I do not know the value, but its worth a lot just for the performance. Makes me wonder how good the newer technology miller arrows and such are???

I am going to need a second camera tripod down the trail and now i will be thinking more seriously about millers!!!

If I find out what it is i will post it.
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Old May 21st, 2007, 05:49 PM   #7
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Wow, that takes me back.

Couldn't tell you a model number, but I used to use those puppies all the time back in the '80's.

The "brakes" on the head can be subject to wear, and not lock off properly after a while. Something you might want to keep an eye on.

With the wooden sticks, I'm assuming they have the metal "ring" thingy to tighten and loosen the stages. You have to watch out that when you loosen them, you don't then try to turn them the wrong way to tighten them, otherwise they cross-thread and become a minor nightmare to put right again.

But you're right, those wooden legs look pristine.

Cheers
Pat
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Old May 21st, 2007, 07:15 PM   #8
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PJ,

the tighteners on the legs are in outstanding condition, but I could easily see overtightening them.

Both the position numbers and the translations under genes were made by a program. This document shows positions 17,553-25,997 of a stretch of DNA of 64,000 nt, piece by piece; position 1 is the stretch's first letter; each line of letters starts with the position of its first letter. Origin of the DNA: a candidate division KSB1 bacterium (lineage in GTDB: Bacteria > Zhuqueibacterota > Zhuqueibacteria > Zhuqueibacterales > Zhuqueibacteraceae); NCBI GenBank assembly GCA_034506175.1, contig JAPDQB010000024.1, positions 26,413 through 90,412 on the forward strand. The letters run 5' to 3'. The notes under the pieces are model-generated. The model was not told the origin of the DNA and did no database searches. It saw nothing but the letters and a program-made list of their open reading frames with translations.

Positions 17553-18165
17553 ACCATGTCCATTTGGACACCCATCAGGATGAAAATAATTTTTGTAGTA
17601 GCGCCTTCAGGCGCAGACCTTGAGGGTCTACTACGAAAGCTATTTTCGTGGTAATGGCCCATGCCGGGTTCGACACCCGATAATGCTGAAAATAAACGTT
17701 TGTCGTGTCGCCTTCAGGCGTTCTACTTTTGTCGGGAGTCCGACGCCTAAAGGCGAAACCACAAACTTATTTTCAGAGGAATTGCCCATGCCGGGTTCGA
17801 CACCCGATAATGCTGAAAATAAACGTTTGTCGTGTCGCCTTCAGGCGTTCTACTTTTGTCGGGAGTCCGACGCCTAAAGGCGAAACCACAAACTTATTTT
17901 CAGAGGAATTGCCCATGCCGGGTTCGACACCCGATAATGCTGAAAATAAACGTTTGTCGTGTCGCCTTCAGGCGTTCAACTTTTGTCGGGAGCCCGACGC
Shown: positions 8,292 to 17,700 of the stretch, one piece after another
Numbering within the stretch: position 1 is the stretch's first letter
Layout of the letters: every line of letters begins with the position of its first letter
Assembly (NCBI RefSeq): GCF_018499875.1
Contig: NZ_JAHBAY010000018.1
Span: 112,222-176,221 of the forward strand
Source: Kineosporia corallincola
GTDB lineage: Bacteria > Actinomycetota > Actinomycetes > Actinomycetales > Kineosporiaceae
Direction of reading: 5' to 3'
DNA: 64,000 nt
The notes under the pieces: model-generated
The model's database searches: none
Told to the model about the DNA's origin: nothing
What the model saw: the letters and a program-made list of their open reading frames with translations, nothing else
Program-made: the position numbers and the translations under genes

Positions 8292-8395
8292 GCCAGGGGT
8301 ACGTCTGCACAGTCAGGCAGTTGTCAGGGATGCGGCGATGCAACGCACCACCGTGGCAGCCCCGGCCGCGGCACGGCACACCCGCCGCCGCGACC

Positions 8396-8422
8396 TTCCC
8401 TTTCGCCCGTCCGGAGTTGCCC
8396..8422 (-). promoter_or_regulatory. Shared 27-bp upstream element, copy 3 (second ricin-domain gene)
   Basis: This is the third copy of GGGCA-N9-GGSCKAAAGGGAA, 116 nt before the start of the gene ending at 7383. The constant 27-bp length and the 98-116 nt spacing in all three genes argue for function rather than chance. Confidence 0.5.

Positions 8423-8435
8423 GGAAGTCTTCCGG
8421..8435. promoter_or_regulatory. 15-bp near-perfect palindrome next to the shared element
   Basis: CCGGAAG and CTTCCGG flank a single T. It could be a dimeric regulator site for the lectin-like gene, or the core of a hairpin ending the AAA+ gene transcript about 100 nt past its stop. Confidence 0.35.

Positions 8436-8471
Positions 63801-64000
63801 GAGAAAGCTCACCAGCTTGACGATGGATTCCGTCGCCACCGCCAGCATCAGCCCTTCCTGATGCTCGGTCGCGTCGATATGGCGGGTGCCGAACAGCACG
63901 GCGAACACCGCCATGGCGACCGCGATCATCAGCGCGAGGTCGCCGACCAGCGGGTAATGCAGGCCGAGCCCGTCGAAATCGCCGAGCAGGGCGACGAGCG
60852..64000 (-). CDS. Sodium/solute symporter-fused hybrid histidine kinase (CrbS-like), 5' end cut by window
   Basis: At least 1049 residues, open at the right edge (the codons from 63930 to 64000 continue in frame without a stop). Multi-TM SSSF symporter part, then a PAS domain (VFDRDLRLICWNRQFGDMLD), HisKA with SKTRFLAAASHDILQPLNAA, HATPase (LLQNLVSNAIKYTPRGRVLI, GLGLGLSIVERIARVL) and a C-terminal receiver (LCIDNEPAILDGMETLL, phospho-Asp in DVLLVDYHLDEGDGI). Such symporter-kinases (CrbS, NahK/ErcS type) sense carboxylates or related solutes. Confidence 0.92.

The vertical brake is definitely worn but still works fine. I need to put an adjustable plate on the head to balance it a little finer.
Had it out today, enjoy using it.
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Old May 21st, 2007, 11:08 PM   #9
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Oh yeah, Miller heads are GREAT... I really like them.
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Old May 23rd, 2007, 11:36 PM   #10
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I have a very similar Miller head that looks a little bigger than yours. Mine also has no model number on it other than Miller F. I use mine with a Sony PD-150. It's very very smooth as you describe.

There is a ball head but it's not quite a standard 75mm. It must be proprietary because it won't fit on my Manfrotto bowl. You should be able to twist the knob on the bottom counter clockwise (pointing the head toward the ground) to break it free. Because the whole ball head unit wouldn't fit on my Manfrotto, I removed the head from the ball head. There are three set screws that you loosen and then the head comes free. I then mounted this on a Manfrotto 351MVB tripod head. I also added a Manfrotto quick release plate so that I could balance my camera better.

I decided not to use the wooden legs because two of the rubber feet will no longer stay on the spiked feet because the rubber "arms" have broken off. The wooden tripod is also heavier than my Manfrotto but it extends much higher.

I took mine in to a Miller dealer that had a qualified repairman and he told me it was in excellent condition. What you need to do periodically is loosen the two wingnuts that control the drag and work the head in a full range of motions. Meaning tilt the head all the way forward and back and pan all the way around. He said this keeps the fluid flowing freely and the head will last for a long long time. I do this before every shoot and I've never had a problem with it.

I actually know the history behind mine. It was used by a CBC (Canadian Broadcasting Corporation) cameraman in the 80s with a very large Betacam camera.